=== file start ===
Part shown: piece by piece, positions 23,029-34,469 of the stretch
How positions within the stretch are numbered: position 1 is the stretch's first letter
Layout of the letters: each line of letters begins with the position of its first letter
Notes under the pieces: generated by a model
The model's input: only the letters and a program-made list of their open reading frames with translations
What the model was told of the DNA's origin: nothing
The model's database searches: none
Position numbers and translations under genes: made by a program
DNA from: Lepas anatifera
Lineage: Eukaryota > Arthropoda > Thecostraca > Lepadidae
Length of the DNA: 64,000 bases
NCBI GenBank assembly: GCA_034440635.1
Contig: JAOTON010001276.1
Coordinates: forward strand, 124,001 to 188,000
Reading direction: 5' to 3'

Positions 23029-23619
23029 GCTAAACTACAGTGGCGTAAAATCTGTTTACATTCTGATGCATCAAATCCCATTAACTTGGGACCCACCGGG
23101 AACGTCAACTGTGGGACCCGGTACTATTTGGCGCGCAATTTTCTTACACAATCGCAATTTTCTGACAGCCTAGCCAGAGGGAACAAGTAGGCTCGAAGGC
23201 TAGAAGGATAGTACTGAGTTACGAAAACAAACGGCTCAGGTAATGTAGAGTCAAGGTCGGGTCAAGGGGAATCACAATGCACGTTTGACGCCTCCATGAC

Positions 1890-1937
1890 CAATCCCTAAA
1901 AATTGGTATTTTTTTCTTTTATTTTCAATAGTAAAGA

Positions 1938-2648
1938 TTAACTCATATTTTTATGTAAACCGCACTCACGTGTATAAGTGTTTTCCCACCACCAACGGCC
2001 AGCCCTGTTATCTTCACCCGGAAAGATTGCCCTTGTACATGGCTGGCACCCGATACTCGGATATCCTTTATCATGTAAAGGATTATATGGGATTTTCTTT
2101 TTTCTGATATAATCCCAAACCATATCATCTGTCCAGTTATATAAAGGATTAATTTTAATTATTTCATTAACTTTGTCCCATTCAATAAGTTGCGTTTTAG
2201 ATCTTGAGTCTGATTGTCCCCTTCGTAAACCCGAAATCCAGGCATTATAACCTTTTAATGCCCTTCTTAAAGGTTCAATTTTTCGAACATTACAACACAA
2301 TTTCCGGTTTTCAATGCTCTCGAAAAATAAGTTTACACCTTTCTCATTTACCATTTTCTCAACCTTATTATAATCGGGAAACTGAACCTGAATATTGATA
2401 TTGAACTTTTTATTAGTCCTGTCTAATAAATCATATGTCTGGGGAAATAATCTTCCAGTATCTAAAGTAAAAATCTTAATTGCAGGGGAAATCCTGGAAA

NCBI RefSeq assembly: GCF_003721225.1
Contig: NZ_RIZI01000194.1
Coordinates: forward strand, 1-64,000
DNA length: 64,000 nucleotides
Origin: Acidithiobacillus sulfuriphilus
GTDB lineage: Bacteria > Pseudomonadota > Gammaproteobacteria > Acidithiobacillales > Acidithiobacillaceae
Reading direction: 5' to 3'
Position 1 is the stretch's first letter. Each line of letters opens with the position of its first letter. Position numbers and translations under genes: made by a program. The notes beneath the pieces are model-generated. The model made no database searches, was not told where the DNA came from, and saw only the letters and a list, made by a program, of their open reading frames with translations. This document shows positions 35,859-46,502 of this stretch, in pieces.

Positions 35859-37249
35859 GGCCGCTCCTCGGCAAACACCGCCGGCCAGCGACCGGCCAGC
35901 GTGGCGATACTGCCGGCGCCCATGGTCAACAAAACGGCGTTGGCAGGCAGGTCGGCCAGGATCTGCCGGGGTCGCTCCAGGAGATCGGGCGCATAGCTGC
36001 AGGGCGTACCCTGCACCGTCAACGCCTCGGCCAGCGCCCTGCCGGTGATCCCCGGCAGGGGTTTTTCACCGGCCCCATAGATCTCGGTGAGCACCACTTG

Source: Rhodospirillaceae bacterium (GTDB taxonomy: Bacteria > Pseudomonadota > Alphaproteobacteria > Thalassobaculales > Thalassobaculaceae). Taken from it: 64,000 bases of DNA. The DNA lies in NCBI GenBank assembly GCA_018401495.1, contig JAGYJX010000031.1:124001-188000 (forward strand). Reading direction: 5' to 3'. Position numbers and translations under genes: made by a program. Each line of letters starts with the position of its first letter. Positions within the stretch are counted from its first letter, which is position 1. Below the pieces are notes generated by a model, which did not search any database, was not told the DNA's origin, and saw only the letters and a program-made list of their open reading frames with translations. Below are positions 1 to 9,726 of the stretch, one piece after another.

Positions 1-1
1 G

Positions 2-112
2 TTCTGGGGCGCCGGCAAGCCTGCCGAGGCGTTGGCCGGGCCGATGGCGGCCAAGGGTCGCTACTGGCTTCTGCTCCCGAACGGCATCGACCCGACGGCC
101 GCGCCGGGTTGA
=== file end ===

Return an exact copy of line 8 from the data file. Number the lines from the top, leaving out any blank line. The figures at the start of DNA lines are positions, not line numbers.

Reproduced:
Position numbers and translations under genes: made by a program